Unit-1
Teaching Hours:10
Module-1

RHEL7.5,breaking root password, Understand and use essential tools for handling files, directories, command-line environments, and documentation - Configure local storage using partitions and logical volumes

Unit-2
Teaching Hours:10
Module-2

Swapping, Extend LVM Partitions,LVM Snapshot - Manage users and groups, including use of a centralized directory for authentication

Unit-3
Teaching Hours:10
Module-3

Kernel updations,yum and nmcli configuration, Scheduling jobs,at,crontab - Configure firewall settings using firewall config, firewall-cmd, or iptables , Configure key-based authentication for SSH ,Set enforcing and permissive modes for SELinux , List and identify SELinux file and process context ,Restore default file contexts

Text Books And Reference Books:

1.    https://access.redhat.com/documentation/en-US/Red_Hat_Enterprise_Linux/7/

2.    https://access.redhat.com/documentation/en-US/Red_Hat_Enterprise_Linux/7/

-

Evaluation Pattern

CIA:50%

ESE:50%

MDS161LA - INTRODUCTION TO STATISTICS (2021 Batch)

Total Teaching Hours for Semester:1
No of Lecture Hours/Week:2
Max Marks:50
Credits:2

Course Objectives/Course Description

 To enable the students to understand the fundamentals of statistics to apply descriptive measures and probability for data analysis.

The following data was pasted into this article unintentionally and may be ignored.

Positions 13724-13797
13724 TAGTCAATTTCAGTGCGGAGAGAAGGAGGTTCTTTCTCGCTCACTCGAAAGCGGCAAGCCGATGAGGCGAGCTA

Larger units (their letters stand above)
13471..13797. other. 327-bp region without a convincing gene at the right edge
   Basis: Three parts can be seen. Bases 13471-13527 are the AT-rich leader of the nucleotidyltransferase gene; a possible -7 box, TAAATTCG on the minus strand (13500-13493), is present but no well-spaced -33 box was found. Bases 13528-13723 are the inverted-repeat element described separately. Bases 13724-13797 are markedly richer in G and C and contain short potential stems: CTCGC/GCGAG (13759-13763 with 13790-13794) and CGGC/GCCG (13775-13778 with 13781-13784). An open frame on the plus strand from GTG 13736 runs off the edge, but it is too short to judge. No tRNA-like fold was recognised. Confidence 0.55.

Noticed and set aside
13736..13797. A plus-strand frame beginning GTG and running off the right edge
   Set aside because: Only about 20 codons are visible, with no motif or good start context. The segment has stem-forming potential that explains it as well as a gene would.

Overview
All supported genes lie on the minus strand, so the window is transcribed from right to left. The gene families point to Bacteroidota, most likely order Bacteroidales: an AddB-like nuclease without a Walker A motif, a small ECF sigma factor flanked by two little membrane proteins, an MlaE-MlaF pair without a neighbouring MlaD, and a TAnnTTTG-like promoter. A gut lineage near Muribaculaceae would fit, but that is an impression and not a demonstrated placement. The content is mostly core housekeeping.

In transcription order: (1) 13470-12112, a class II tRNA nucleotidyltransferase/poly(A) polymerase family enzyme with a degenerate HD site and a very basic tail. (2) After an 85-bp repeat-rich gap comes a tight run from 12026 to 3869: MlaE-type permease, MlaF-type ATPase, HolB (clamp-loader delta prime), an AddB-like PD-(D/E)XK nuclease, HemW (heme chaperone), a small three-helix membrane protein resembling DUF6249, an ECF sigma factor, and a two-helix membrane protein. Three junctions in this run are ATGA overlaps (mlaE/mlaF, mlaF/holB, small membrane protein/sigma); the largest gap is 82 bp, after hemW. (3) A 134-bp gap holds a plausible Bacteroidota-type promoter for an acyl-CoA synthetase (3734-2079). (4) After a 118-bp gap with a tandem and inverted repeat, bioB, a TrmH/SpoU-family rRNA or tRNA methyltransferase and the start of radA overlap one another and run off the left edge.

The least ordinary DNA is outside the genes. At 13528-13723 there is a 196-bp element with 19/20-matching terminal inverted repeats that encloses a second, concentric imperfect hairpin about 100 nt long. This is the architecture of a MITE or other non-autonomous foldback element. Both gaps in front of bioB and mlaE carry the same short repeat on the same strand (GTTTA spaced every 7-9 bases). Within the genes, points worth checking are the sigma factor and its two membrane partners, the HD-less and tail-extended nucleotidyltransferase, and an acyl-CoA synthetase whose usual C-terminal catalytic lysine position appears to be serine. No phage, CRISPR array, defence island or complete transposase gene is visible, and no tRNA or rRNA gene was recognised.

Course Outcome

 CO1: Demonstrate the history of statistics and present the data in various forms. CO2: Infer the concept of correlation and regression for relating two or more related variables. CO3: Demonstrate the probabilities for various events.

Unit-1
Teaching Hours:8
ORGANIZATION AND PRESENTATION OF DATA

Origin and development of Statistics, Scope, limitation and misuse of statistics. Types of data: primary, secondary, quantitative and qualitative data. Types of Measurements: nominal, ordinal, discrete and continuous data. Presentation of data by tables: construction of frequency distributions for discrete and continuous data, graphical representation of a frequency distribution by histogram and frequency polygon, cumulative frequency distributions

Unit-2
Teaching Hours:8
DESCRIPTIVE STATISTICS